From the Brèche Sans Nom we planned to join the Sans Nom Arête which would take us to the summit of the Verte. It was at this point that our pace started to drop off. The arête was heavily loaded with snow which made for slow progress. The easy rock pitches we’d expected were heavily iced up. We were once again forced to slowly pitch out the climbing. After climbing a heavily verglased rock pitch that was probably no harder than 5b, Juho commented that he thought it was 6b. I could understand the feeling. After another pitch of mixed climbing we arrived at an awkward-looking chimney. It was Juho’s lead. He was not psyched and I couldn’t blame him. It was hard to work out just how hard the climbing would be. I said it was probably just a bit of old-school 5b jamming, albeit not really sure if I believed this myself. Juho was not convinced and donned rock shoes before starting up the pitch. It quickly became apparent it would be a fair bit harder than 5b and before long it turned into a full-on aid fest (we later discovered this pitch actually was 6b). I followed, opting to climb in boots and crampons to save time, hauling myself up on a tight rope and whatever gear I could pull on. One more pitch separated us from easier ground. Once again conditions made things far more awkward than usual. I started the pitch laybacking up a flake, gloves and crampons off. A third of the way up I unclipped my ice tools, hooking heavily iced up features but still smearing my boots on rock. Half way up I reached a ledge where I could put on crampons for the rest of the pitch. It felt pretty Patagonian.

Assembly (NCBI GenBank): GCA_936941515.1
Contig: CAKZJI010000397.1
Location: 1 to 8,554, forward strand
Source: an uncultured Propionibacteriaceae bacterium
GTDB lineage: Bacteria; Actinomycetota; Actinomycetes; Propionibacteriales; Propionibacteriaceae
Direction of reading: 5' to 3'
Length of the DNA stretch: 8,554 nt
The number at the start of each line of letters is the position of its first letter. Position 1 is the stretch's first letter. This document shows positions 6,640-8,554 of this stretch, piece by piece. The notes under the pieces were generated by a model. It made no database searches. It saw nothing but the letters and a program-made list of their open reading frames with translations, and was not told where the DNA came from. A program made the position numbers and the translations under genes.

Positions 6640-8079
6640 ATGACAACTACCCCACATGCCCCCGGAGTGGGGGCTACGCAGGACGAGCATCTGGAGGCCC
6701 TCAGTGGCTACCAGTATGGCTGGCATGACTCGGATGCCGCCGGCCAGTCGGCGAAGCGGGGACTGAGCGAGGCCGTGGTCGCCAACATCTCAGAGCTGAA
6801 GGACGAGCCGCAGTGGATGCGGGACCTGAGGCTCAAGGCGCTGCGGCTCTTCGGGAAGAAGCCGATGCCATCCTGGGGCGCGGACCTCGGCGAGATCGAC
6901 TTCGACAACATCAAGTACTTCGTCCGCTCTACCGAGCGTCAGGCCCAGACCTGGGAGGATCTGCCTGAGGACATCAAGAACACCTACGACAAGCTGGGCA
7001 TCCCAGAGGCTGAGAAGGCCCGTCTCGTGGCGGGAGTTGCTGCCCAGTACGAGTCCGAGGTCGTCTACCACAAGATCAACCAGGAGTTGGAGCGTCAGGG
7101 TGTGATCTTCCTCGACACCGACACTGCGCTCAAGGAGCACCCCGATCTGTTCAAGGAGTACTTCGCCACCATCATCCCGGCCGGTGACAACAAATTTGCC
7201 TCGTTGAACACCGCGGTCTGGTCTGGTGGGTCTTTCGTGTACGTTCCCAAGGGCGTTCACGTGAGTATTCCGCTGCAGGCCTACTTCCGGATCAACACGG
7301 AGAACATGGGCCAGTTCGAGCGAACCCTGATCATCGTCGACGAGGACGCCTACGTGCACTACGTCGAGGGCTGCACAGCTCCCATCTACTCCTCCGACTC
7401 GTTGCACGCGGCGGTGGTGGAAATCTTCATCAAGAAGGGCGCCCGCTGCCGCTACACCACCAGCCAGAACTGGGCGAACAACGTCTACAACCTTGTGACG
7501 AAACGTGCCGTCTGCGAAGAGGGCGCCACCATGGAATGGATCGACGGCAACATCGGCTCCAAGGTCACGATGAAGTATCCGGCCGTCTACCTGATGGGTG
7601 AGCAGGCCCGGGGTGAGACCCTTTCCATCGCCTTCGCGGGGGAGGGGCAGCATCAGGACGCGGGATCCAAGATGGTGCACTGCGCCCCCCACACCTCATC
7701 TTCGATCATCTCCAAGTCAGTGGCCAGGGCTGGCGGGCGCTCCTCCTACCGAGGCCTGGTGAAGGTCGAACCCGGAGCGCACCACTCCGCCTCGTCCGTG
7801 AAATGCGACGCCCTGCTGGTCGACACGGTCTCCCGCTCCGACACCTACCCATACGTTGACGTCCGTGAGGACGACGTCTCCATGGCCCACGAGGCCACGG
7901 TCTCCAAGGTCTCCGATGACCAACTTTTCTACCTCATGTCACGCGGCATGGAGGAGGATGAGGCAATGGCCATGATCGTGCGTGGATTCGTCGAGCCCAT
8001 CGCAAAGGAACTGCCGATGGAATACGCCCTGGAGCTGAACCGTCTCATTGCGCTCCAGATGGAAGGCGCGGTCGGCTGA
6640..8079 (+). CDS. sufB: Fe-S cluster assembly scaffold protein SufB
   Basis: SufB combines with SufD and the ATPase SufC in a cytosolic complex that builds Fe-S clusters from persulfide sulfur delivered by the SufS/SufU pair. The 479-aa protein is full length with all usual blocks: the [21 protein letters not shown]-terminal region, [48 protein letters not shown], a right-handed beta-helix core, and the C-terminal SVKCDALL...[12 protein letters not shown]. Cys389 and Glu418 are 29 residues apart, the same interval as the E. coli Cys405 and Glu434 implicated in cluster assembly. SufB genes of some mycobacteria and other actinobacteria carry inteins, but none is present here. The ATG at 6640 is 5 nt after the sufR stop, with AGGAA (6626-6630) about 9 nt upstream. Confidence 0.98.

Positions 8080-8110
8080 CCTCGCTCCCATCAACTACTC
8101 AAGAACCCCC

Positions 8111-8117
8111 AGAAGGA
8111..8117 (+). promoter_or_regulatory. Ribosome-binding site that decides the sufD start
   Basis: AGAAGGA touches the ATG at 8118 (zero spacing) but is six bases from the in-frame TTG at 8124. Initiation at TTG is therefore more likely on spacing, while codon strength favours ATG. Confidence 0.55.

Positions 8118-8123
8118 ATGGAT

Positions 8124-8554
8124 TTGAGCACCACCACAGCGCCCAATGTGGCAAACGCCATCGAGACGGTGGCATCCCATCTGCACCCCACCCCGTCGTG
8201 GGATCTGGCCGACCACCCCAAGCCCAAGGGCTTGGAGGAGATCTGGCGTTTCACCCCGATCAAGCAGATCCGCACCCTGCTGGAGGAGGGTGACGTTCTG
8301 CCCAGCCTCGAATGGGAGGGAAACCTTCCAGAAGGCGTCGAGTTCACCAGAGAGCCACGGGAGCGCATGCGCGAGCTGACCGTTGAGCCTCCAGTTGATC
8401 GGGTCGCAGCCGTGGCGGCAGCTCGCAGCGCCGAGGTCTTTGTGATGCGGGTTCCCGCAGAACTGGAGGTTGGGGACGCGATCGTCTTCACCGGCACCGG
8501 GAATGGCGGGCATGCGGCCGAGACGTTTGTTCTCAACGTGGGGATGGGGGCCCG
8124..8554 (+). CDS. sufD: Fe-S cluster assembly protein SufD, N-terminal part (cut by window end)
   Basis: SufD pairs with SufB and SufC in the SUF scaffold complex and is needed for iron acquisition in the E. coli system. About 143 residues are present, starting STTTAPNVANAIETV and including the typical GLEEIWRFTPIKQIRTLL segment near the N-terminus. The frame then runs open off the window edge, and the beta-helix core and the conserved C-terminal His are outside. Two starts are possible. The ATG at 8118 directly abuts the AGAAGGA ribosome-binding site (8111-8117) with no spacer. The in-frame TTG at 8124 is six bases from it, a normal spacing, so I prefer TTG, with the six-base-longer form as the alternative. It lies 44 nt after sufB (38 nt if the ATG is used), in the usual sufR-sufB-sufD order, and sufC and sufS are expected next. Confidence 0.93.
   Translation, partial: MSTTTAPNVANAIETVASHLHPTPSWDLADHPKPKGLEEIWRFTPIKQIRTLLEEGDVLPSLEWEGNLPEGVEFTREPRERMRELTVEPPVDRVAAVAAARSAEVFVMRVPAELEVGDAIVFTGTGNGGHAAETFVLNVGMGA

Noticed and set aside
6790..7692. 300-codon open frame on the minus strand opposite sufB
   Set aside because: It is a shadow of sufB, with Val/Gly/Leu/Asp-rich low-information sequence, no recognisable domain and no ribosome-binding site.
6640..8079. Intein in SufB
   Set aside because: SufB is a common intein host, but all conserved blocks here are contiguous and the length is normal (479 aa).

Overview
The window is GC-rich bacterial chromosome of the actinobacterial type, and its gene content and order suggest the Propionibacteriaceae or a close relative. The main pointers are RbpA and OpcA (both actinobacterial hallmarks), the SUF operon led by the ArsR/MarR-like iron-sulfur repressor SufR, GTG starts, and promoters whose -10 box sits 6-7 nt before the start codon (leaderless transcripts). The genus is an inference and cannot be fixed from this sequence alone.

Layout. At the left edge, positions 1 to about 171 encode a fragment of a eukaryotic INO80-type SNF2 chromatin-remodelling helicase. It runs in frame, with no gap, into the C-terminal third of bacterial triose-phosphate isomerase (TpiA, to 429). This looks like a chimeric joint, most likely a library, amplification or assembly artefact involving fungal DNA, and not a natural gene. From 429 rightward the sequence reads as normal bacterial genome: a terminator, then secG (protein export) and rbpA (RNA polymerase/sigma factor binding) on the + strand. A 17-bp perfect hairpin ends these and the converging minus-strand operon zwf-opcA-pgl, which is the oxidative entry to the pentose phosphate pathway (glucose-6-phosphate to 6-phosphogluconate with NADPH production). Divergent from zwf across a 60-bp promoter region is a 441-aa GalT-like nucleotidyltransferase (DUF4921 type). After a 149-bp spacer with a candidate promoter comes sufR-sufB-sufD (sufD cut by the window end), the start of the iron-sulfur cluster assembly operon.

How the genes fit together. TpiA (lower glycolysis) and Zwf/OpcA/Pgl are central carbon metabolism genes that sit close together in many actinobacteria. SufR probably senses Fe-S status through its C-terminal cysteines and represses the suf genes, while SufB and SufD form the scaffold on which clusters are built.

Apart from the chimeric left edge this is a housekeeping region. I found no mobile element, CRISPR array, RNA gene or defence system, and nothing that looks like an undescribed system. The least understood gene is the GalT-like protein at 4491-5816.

With some relief we finally reached the end of the difficulties and the summit of the Sans Nom. From here an easy snow arête would take us to the summit of the Verte. Conditions were still far from ideal. We were now exposed to a strong wind and a deep layer of fresh snow made progress along the arête tediously slow. Eventually though we made the final steps up to the summit of the Verte. We’d put in more than twenty hours of climbing effort to get there. The adverse conditions had turned the route into a far more demanding endeavour than either of us had expected. After taking a few moments to rest and let the achievement sink in we began to descend the Whymper Couloir. After many, many rappels we arrived at the Talèfre glacier and a short while later at the Courvecle refuge. Here we gladly settled in for the night. Taking off my boots, I saw the source of some pain that had been bothering me for the past few hours. My big toes were a complete mess, blood oozing out of them, the toenails completely detached. It wasn’t pretty and I knew I’d be hobbling around for the next couple of days. It had been worth it though. The Brown-Patey was as good as I’d hoped. It’s an awesome line up a great face that has it all – rock, snow, ice and mixed. Not to mention, it tops out on possibly the best summit in the massif. What’s not to love.